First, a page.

• Oppose. Neither term is going to make everyone happy, but "Native American boarding schools" is a commonly used term and accurately conveys the subject of the article without confusion. -Uyvsdi (talk) 20:56, 28 September 2013 (UTC)Uyvsdi
  • Oppose. The proposed name would be inaccurate, misleading, confusing. India is on the other side of the planet and the naming of Native Americans as Indians derives from 15th century errors. Any reference to historic names "Indian" are only correct if presented in a past tense, which the proposed title does not. --SmokeyJoe (talk) 04:09, 3 October 2013 (UTC)
    • Then why do many American Indians still call themselves Indians? Are they wrong? Are they backward? Are they insulting their own people? Or do they just refuse to be 'guided' by politically correct non-Indians "for their own good"? -- Necrothesp (talk) 15:28, 4 October 2013 (UTC)
That's beside the point for our purposes. If I'm talking to someone who says he's an Indian, I can probably tell whether his ancestors are from the Americas or South Asia. But Indian boarding schools as a Wikipedia title is not so clear, and WP:CRITERIA says titles should be recognizable. A reader searching for this subject will recognize either title. A reader searching for boarding schools of India will be misled by the proposed title, but not by the current one. --BDD (talk) 18:46, 4 October 2013 (UTC)
Which is why I said above it should be moved to American Indian boarding schools...SmokeyJoe appeared to be objecting to use of the term "Indian"! -- Necrothesp (talk) 13:28, 7 October 2013 (UTC)
I can see how you read that. Sorry. "Indian" alone is inaccurate to anyone who first thinks of India (probably that majority of speakers of English, all in India). "American Indian" can't be reasonably mislead as Indian people. --SmokeyJoe (talk) 13:45, 7 October 2013 (UTC)
No objections to this. Only an unqualified "Indian" is unacceptable. --BDD (talk) 18:37, 5 October 2013 (UTC)
Agree. No objection to American Indian boarding schools. --SmokeyJoe (talk) 09:34, 7 October 2013 (UTC)
The above discussion is preserved as an archive of a requested move. Please do not modify it. Subsequent comments should be made in a new section on this talk page or in a move review. No further edits should be made to this section.

Contested closure[edit]

I did not see the consensus for the move. Til Eulenspiegel /talk/ 00:32, 12 October 2013 (UTC)

Please see User talk:Darkwind/Archive 7#Native American boarding schools move czar  00:47, 12 October 2013 (UTC)

Four "supports" and six "opposes" is a consensus of support???! —Uyvsdi (talk) 13:42, 12 October 2013 (UTC)Uyvsdi

Yes, this move was certainly unprocedural. The closer used some specious and "original arguments" to convert several "oppose, keep current title" votes into "Go ahead and move, the other title is better" votes. Now how do we appeal? Til Eulenspiegel /talk/ 15:25, 12 October 2013 (UTC)
Per process at Wikipedia:Move review, first discuss on the closer's talk page and at a stalemate, bring it to MR. czar  17:49, 12 October 2013 (UTC)
  • Comment: Usually what we see, especially in highly contentious move proposals like this, is wait for the original proposal to fail, and then open up a separate move request to a third proposed title - not try to divine support for that title from comments of people opposing the failed proposal. If "American Indian" really has consensus as a better title than "Native American", that question should be put on the table for separate consideration. What would be called basic parliamentary procedure as normally observed has been jumped. Til Eulenspiegel /talk/ 19:06, 12 October 2013 (UTC)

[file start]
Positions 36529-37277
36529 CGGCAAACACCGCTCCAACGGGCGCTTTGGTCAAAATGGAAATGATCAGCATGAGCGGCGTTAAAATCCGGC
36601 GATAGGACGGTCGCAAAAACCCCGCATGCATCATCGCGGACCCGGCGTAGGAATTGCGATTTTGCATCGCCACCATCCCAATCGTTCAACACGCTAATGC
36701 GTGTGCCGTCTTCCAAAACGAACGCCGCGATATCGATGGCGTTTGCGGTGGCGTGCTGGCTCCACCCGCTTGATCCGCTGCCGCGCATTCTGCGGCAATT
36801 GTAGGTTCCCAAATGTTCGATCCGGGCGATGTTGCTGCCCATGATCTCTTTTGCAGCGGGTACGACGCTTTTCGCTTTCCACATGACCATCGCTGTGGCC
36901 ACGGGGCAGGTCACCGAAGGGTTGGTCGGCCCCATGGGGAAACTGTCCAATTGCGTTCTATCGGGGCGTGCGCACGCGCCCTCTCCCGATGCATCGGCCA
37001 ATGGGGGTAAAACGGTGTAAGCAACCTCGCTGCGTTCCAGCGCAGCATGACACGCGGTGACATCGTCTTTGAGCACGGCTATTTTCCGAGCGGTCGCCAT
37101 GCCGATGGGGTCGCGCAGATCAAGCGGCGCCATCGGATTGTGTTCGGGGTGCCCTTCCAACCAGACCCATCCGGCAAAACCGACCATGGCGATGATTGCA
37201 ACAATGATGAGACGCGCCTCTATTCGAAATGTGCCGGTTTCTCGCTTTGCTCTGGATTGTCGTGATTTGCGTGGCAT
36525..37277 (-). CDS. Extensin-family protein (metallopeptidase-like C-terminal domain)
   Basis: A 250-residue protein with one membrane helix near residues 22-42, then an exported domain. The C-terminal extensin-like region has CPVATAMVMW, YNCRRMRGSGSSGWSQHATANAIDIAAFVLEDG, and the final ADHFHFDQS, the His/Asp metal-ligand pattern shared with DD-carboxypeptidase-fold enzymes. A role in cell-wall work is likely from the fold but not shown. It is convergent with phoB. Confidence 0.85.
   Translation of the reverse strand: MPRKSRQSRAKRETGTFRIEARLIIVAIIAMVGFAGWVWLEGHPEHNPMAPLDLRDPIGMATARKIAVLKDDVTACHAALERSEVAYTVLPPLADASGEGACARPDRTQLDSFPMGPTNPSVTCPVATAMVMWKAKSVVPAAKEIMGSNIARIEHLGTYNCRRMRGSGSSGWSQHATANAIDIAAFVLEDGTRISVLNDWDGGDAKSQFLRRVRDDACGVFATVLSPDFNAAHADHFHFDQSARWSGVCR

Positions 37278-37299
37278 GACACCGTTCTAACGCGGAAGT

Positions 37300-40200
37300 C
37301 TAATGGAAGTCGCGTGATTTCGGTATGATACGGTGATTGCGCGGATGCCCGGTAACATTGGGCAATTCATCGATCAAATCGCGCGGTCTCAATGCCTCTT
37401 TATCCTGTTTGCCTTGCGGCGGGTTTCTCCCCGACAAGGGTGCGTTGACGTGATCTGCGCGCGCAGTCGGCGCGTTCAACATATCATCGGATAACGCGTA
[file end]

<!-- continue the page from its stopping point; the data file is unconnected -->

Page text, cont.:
That's simply false. Many, many requested moves end up with a different title than what was originally proposed. The process values collaboration and compromise and closing admins use their best judgement. And of course it is certainly *not* acceptable for a user to unilaterally move a page to their preferred title when there's been a formal discussion. The page needs to be moved back where the closer put it immediately.--Cúchullain t/c
  • I also oppose moving to American Indian. Native American is lexicologically correct and is also less ambiguous. Pass a Method talk 19:20, 14 October 2013 (UTC)
Indian Boarding Schools DYK.jpg
  • For what it matters, I noticed a DYK hook on the main page today uses "Indian boarding schools". —  AjaxSmack  15:36, 2 November 2013 (UTC)
I wrote the article. It's a book I'm reading. The author refers to the 25 boarding schools as Indian boarding schools. This isn't to say the author's book and this article have the same scope. I'll also note for anyone who didn't notice the tag above, the move decision is under review at Wikipedia:Move_review/Log/2013_October#Native_American_boarding_schools. czar  18:45, 2 November 2013 (UTC)

Indians have always known them as Indian Boarding Schools. My Grandmother did not go to a Native School, she went to an Indian School. Popular culture i.e. Hollywood movies have always referred to them as Indian Boarding Schools. Historically, White culture and governmental agencies have always referred to them as Indian Boarding Schools. Just because a few scholars have arbitrarily declared that that we should now be called Native Americans does not make the term correct, it is actually very disrespectful towards us. Technically anyone born here is a "native". Yes, given the international scope of wiki there is unfortunate confusion with the people of India, however this is easily solved by using the qualifying prefix American. In the view of many Indians, calling us Natives is just another subtle form of genocide -- of making us disappear. If you want to be truly proper you ought to call us The First Peoples, which signifies and affirms that we were here first. Ah Nee — Preceding unsigned comment added by 50.47.4.32 (talk) 06:14, 19 November 2013 (UTC)